A recent feature story on "60 Minutes" really caught my attention: the new breed of American workers, the "millennials," the 80 million people born in the United States between 1980 and 1995 who are entering the workforce.
The point was the attitude shift American employers will deal with as they hire these bright young minds. Are they smart enough? Sure. Are they ready? Maybe. Are they up to business as usual? No.
This is a generation that, according to Jeffrey Zaslow of the Wall Street Journal, has been told they are "special" by everyone from doting parents to Mister Rogers. They weren't allowed to be winners or losers -- everyone got a trophy for participating. They take only "yes" for an answer. Before pointing fingers, remember: If you are a parent over 50, chances are you helped create this situation.
These young people are tech-savvy, which virtually every business needs, but they're not necessarily ready for a demanding workplace. They'll soon own the job market, because there are more jobs than young people to fill them.
Human-resources departments are finding more and more résumés noting multiple jobs in a year because the applicants keep looking for the perfect fit. So where does this leave the manager who needs to hire, train and retain?
A smart boss will focus more on coaching than bossing. As "60 Minutes" put it, today's manager must be half shrink, half diplomat. That will require a major attitude adjustment for most of us who paid our dues the old-fashioned way. These workers, however, put friends and family above work. They know that if one employer doesn't value them enough, there's probably a better one waiting for them -- on their terms.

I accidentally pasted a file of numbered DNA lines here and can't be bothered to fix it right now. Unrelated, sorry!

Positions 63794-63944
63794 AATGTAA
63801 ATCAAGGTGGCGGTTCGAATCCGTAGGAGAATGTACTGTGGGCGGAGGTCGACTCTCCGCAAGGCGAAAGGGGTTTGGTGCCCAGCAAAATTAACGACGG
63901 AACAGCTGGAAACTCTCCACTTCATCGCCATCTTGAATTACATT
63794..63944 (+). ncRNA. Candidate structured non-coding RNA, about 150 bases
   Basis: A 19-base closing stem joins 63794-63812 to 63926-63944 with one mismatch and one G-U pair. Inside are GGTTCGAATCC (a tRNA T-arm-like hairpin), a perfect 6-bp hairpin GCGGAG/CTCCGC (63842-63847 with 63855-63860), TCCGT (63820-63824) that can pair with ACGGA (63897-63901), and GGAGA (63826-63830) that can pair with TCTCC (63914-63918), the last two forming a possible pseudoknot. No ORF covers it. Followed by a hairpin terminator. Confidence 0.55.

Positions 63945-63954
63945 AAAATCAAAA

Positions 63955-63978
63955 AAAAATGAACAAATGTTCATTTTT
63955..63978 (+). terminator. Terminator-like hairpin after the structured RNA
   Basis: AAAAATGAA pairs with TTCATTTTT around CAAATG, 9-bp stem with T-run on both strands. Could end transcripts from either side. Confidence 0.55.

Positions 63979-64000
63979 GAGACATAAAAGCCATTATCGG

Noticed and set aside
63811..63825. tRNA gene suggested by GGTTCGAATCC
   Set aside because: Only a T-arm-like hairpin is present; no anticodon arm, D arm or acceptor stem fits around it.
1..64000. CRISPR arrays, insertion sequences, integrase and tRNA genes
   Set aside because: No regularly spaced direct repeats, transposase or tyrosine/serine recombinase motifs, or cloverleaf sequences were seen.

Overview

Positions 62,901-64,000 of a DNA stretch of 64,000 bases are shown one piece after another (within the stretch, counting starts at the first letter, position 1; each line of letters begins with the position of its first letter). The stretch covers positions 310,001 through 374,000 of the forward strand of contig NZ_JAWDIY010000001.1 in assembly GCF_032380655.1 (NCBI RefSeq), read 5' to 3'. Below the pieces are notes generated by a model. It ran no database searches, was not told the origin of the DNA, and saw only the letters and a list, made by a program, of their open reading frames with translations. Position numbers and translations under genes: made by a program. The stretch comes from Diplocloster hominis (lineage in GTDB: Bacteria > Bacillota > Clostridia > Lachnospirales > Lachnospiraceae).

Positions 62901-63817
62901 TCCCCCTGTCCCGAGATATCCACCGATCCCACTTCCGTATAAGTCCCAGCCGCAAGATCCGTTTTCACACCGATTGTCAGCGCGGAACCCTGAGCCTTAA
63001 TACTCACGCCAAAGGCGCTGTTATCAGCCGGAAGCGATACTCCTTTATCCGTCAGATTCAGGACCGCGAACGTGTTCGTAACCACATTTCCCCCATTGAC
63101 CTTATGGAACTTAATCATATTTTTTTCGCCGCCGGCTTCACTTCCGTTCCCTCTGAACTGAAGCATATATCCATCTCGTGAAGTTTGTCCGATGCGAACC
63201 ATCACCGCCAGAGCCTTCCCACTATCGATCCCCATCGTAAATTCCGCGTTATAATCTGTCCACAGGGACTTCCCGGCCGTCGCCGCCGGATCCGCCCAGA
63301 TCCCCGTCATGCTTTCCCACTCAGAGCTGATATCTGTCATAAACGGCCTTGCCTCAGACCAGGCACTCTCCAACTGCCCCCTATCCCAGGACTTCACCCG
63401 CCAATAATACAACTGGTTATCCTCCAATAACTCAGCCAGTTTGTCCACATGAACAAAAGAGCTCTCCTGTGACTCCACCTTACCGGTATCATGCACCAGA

Bob Nelson, a motivational consultant known as the "guru of thank you," suggests that the littlest rewards can reap big dividends: awards, plaques, any kind of reward for a job well done, above and beyond a paycheck. Perhaps it's just a continuation of the participation trophy from their childhoods, but if it helps you keep a good employee on the payroll, it's probably worth looking into if you aren't already doing it.
There is nothing wrong with a happy workplace, but we're all going to have to turn the rewards up a notch as we compete not just for customers but also for employees.
I have faith that this intelligent generation will find better and faster ways to get the job done, just like earlier generations. My only concern is how its members will deal with failure, as we haven't really taught them how. Maybe the most important lesson a good manager can teach is that sometimes the greatest successes come from the greatest failures.
Mackay's Moral: The best coaches keep changing the playbook to match the strengths of the players.